Selling The Fireball: George Bush And Iran

When George Bush arrived in Britain last week as part of his “farewell tour”, the real reasons for the visit were buried well out of sight. The tour was not, as the Guardian suggested, a mere “continental au revoir”. The purpose was to coerce Gordon Brown into raising troop levels in Afghanistan and to support toughened sanctions on Iran. Bush said pressure on Iran was necessary to “solve this problem diplomatically”, but warned: “Iranians must understand, however, that all options are on the table.” 1

The remarks raised fears in London that Bush is “determined to take action against Iran before he leaves office in January,” the Independent reported.2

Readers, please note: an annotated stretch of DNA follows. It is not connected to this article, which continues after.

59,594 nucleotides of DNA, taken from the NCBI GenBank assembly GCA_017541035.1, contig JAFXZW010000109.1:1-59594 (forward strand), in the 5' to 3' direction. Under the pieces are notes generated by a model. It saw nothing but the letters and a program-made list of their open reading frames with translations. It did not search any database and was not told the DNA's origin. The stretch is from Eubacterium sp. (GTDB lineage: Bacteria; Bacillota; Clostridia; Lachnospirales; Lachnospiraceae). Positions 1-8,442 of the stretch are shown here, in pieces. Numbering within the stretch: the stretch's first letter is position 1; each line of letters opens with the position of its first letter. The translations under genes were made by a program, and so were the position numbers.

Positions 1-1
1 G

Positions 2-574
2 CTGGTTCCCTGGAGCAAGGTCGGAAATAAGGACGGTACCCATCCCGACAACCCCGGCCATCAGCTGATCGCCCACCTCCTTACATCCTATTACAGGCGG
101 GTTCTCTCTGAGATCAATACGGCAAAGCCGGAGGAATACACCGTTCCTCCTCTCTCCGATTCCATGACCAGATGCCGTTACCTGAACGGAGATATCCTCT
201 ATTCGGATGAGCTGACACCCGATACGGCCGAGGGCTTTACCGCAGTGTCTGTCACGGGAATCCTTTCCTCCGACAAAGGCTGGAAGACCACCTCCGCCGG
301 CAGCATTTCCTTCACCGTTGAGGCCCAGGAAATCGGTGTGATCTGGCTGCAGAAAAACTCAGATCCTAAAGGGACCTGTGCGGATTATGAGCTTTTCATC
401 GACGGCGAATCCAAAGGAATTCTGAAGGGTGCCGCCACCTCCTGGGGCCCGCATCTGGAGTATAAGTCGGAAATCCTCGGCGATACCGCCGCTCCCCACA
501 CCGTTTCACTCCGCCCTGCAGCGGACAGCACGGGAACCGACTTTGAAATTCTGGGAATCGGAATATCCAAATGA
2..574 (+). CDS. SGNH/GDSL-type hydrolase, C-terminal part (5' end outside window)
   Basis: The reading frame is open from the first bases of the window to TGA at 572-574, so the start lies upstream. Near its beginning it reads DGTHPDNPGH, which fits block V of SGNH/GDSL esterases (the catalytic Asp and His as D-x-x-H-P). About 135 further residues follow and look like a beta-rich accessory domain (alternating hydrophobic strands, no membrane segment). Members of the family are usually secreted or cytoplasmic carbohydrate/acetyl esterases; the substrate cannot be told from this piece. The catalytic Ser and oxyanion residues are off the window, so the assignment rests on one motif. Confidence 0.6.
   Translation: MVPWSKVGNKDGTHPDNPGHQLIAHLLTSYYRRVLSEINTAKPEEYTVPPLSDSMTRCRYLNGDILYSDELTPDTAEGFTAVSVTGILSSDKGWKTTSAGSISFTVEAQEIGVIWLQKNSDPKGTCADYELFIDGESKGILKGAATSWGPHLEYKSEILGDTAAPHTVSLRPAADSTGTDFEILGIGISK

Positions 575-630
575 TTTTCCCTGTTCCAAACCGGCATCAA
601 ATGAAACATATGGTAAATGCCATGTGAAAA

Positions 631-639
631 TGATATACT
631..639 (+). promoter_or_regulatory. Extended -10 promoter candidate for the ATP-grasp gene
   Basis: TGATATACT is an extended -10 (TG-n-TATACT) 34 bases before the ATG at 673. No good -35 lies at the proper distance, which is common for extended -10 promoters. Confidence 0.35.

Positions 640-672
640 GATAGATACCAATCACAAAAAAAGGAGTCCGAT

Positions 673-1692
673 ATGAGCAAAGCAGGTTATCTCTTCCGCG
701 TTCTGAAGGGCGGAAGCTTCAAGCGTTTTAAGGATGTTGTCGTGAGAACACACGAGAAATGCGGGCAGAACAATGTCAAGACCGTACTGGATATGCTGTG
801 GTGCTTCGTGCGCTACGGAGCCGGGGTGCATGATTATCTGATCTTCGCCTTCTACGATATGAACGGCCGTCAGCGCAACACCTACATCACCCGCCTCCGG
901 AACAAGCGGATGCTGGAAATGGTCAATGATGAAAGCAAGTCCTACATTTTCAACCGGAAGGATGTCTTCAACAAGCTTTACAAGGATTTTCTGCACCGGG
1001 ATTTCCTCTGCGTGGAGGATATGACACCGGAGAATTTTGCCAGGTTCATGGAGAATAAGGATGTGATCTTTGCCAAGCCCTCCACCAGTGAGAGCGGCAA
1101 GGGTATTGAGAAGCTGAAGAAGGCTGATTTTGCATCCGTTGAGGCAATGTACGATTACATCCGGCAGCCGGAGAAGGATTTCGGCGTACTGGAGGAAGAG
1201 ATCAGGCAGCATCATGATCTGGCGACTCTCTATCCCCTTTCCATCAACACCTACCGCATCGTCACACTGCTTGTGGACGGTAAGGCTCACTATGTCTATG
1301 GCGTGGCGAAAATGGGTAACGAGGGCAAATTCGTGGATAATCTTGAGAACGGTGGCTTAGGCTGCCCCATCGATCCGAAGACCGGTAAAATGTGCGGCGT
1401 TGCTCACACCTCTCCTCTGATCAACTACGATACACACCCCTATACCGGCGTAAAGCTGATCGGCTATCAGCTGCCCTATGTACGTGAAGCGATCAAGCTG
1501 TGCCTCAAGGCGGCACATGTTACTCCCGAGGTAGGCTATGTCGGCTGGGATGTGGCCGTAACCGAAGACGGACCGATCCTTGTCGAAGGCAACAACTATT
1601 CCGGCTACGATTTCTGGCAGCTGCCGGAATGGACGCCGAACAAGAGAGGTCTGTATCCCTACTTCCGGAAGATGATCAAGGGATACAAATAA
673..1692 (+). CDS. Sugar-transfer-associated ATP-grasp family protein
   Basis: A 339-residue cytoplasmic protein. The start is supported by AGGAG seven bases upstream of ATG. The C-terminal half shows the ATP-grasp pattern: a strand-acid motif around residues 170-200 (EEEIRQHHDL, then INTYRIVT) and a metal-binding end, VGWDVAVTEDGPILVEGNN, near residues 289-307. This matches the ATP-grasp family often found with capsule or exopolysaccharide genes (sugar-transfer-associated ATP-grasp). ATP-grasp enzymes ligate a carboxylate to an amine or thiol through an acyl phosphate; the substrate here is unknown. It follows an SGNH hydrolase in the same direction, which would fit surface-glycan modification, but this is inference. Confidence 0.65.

Mohamed ElBaradei, director general of the International Atomic Energy Agency (IAEA), warned that any attack on Iran would transform the region into a “ball of fire.” Even from the West’s point of view an attack would be disastrous:

A military strike would spark the launch of an emergency programme to make atomic weapons, with the support of all Iranians, including those living abroad.3

ElBaradei added that an attack would make it impossible for him to continue as head of the IAEA.

In support of Bush warmongering, French President Nicolas Sarkozy declared, on cue:

Today, the most immediate threat is that of a terrorist attack. Thanks to the effectiveness of our security forces, France has not been attacked in recent years. But the threat is there, it is real and we know that it could tomorrow take on a new form, even more serious, by nuclear, chemical and biological means.4